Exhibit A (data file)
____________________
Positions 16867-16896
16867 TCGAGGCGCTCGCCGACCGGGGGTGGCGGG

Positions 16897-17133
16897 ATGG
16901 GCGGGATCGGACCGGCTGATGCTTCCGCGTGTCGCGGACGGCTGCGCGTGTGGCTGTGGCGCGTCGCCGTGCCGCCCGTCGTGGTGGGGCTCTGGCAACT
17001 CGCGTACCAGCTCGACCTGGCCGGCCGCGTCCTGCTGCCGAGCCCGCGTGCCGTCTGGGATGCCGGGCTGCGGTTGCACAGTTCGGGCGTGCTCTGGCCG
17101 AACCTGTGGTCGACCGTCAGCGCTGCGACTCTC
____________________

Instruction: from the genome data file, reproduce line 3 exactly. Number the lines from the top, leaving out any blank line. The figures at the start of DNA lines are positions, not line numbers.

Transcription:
Positions 16897-17133